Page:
Response:
Here is my short list -

  • Raising my voice.
  • Repeated criticism.
  • Frequent complaining.
  • Public flogging.

The person who believes these methods effective is someone who has no children.  None of these work.  I spent several hours with one of my executive groups on this very issue and at the end of the day, here was our conclusion.  The only person who can truly hold me accountable is me.  All other forms of harassment are largely ineffective.  Self-accountability is the only path.

Yet, we still say that we have to hold someone accountable.  My definition of a manager is that person held accountable for the output of their team.  So I say it, too.

So, here’s a better list of conditions required for self-accountability.

  • Make the expectation (of output) clear.
  • Ensure the availability of required resources.
  • Validate the required skills and sufficient practice for the task.
  • Match the persons capability with the capability required for the task (measured in time span).
  • Ensure the person places a high value on the work (interest or passion for the work).
  • Ensure the person engages in reasonable behaviors required to complete the task.

If we still observe underperformance or misbehavior, we have to make a judgment as to the cause.  Then we have to make a judgment if this cause can be corrected.

Tenth Year for Management Blog, Thanks

As we cross into our tenth year publishing Management Skills Blog, I would like to thank all my avid readers.  This year, we also launched the Hiring Talent Blog, to focus on posts specifically related to hiring.  Enjoy the holidays.  I am going to take a brief hiatus until January 2, 2014.

I first published this holiday message in 2005, based on a short afternoon meeting on Christmas eve.

As Matthew looked across the manufacturing floor, the machines stood silent, the shipping dock was clear. Outside, the service vans were neatly parked in a row. Though he was the solitary figure, Matthew shouted across the empty space.

“Merry Christmas to all, and to all, a good night.”

He reached for the switch and the mercury vapors went dark. He slid out the door and locked it behind.

The Role of the Manager’s Manager

From the Ask Tom mailbag -

Question - 
I have appointed a new manager to my team, so I am his manager.  I thought he would pick things up quicker, but he seems to be floundering.  I think he will make over time, but I wanted to know if I should send him to training, get him a book on management?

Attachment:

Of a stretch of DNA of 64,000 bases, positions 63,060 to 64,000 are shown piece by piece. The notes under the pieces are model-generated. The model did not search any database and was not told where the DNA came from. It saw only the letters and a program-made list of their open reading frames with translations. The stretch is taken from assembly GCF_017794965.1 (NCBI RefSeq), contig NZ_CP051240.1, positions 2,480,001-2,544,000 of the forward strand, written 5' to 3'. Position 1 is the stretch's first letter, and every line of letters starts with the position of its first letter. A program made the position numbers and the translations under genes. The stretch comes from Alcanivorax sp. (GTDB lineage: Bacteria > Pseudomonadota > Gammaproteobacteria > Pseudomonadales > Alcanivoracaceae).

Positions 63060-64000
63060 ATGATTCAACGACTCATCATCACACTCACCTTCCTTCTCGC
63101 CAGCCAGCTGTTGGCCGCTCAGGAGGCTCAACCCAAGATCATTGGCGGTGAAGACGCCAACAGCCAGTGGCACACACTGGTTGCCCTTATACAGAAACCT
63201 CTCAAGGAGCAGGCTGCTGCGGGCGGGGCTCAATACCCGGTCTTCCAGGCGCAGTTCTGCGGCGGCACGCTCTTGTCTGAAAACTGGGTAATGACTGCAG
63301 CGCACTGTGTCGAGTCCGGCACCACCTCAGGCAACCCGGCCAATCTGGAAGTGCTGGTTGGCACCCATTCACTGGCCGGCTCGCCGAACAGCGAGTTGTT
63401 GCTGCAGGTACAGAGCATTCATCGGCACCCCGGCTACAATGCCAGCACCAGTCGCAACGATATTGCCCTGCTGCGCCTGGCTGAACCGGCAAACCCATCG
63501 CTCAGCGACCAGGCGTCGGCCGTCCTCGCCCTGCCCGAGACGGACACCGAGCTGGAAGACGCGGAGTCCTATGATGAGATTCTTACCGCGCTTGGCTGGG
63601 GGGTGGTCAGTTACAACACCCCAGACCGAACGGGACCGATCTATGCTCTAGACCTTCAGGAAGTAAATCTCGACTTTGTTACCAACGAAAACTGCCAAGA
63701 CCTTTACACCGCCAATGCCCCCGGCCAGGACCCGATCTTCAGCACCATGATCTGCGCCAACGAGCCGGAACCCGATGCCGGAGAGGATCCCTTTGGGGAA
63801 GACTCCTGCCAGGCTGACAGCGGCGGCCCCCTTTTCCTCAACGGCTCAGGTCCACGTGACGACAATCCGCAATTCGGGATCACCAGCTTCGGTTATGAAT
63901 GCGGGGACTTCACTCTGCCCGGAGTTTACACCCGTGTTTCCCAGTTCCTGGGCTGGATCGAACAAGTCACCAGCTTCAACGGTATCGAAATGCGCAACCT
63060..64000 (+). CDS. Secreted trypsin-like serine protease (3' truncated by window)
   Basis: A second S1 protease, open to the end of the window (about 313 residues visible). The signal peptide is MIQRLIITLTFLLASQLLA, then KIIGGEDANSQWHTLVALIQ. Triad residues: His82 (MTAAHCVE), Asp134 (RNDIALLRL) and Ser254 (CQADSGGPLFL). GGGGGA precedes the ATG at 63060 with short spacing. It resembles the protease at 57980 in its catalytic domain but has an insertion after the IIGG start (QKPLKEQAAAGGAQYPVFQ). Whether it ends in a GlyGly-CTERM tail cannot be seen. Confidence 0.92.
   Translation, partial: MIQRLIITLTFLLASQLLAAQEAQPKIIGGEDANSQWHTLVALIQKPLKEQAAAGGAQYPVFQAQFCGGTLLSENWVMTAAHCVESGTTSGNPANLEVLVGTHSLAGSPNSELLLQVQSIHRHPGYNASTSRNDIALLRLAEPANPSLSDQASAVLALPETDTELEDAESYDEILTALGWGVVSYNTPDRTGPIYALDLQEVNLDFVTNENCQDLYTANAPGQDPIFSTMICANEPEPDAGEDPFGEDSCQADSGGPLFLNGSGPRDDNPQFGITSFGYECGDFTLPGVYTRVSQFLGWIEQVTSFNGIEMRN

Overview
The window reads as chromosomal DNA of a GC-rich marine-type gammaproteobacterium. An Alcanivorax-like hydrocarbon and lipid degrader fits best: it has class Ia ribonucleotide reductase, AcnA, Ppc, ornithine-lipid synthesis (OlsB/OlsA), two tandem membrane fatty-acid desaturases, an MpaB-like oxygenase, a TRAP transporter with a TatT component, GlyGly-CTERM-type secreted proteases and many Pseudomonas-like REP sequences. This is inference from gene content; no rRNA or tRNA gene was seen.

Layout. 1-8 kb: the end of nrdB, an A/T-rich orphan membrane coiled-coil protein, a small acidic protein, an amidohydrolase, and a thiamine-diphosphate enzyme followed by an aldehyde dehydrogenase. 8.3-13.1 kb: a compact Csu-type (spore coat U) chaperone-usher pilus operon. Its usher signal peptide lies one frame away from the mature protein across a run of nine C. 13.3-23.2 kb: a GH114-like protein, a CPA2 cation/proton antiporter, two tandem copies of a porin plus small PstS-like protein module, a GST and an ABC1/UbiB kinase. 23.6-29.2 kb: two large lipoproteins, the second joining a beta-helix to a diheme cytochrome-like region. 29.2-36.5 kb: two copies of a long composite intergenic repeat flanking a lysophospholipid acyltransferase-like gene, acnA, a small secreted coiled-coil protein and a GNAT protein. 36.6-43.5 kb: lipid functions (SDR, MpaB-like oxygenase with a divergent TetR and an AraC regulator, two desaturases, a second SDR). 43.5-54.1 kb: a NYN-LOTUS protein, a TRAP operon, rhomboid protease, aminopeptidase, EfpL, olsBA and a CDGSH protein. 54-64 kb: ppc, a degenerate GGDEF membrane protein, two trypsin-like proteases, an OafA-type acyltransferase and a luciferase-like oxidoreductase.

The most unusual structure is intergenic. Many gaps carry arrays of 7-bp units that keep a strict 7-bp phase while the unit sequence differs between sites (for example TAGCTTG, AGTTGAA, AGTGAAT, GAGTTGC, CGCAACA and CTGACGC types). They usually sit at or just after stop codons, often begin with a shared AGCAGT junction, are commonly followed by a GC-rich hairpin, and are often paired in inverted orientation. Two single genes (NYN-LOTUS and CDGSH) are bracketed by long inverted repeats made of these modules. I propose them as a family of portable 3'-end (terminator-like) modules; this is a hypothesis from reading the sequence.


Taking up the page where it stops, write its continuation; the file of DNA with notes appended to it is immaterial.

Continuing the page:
Response -
If you think this new manager will make it, over time, just needs a sprinkling of managerial pixie dust, then you will hate this response.  The most potent step you can take is for you, as his manager, to get directly involved.

Certainly, you could offload him into a leadership program, there are many good ones around.  You could purchase a management book for him to read, but both will pale in comparison to the direct influence you can have, as his manager.

Every employee is entitled to have an effective manager with the capability to bring value to their problem solving and decision making.  Your job, as his manager, is to bring that value.  Easy to say, hard to do.

And just to make sure I have your attention.  It is you as his manager, that I hold accountable for his output in the role.  You selected him, you on-boarded him, you control the environment he works in.  You are in control of his training.  You are in the position of coach.  You are the manager accountable for his output.

Tribal Leadership?

From the Ask Tom mailbag -

Question:
I just picked up a book on tribal leadership that suggests hierarchy is an old fashioned, out dated approach to organizational structure.  Your workshop suggests that hierarchy is the only approach to organizational structure?

Response:
I hear these things from time to time, about how hierarchy should be abandoned and replaced with throwbacks to earlier organizational models and, as you can imagine, I am not overly impressed.  First, understand that there are many purposes for groups to organize.  Groups may come together to worship, promote political causes, live as families and communities.  Each may engage in different organizational structures, collegial, political, religious, family.  When I promote hierarchy as a structure, I am referring only to those groups of people organized to get work done.